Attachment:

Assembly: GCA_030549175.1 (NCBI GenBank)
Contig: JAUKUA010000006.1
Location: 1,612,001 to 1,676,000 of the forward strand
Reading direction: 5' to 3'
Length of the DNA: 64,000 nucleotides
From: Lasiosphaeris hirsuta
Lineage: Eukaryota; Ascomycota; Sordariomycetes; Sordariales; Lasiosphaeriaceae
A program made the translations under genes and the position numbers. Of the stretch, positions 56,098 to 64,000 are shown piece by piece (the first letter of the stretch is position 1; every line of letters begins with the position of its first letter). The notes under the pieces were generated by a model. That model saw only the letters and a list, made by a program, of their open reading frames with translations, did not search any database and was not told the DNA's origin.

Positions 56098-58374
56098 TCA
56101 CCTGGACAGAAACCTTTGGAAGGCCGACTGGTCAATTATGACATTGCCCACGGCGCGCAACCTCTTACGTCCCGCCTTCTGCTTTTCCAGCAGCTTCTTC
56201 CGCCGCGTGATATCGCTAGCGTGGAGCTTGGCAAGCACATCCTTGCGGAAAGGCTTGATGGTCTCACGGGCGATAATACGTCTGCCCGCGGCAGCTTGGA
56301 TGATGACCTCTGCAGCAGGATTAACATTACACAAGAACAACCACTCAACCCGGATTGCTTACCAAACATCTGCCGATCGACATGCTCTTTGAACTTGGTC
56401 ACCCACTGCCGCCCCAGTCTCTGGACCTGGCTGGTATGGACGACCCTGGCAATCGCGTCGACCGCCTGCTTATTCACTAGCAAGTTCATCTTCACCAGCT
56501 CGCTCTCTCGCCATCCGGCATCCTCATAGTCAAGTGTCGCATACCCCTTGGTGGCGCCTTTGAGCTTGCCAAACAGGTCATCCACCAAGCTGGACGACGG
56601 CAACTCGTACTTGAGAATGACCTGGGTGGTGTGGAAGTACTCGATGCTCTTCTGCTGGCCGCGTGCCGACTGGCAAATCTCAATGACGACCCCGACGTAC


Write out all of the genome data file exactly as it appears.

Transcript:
Assembly: GCA_030549175.1 (NCBI GenBank)
Contig: JAUKUA010000006.1
Location: 1,612,001 to 1,676,000 of the forward strand
Reading direction: 5' to 3'
Length of the DNA: 64,000 nucleotides
From: Lasiosphaeris hirsuta
Lineage: Eukaryota; Ascomycota; Sordariomycetes; Sordariales; Lasiosphaeriaceae
A program made the translations under genes and the position numbers. Of the stretch, positions 56,098 to 64,000 are shown piece by piece (the first letter of the stretch is position 1; every line of letters begins with the position of its first letter). The notes under the pieces were generated by a model. That model saw only the letters and a list, made by a program, of their open reading frames with translations, did not search any database and was not told the DNA's origin.

Positions 56098-58374
56098 TCA
56101 CCTGGACAGAAACCTTTGGAAGGCCGACTGGTCAATTATGACATTGCCCACGGCGCGCAACCTCTTACGTCCCGCCTTCTGCTTTTCCAGCAGCTTCTTC
56201 CGCCGCGTGATATCGCTAGCGTGGAGCTTGGCAAGCACATCCTTGCGGAAAGGCTTGATGGTCTCACGGGCGATAATACGTCTGCCCGCGGCAGCTTGGA
56301 TGATGACCTCTGCAGCAGGATTAACATTACACAAGAACAACCACTCAACCCGGATTGCTTACCAAACATCTGCCGATCGACATGCTCTTTGAACTTGGTC
56401 ACCCACTGCCGCCCCAGTCTCTGGACCTGGCTGGTATGGACGACCCTGGCAATCGCGTCGACCGCCTGCTTATTCACTAGCAAGTTCATCTTCACCAGCT
56501 CGCTCTCTCGCCATCCGGCATCCTCATAGTCAAGTGTCGCATACCCCTTGGTGGCGCCTTTGAGCTTGCCAAACAGGTCATCCACCAAGCTGGACGACGG
56601 CAACTCGTACTTGAGAATGACCTGGGTGGTGTGGAAGTACTCGATGCTCTTCTGCTGGCCGCGTGCCGACTGGCAAATCTCAATGACGACCCCGACGTAC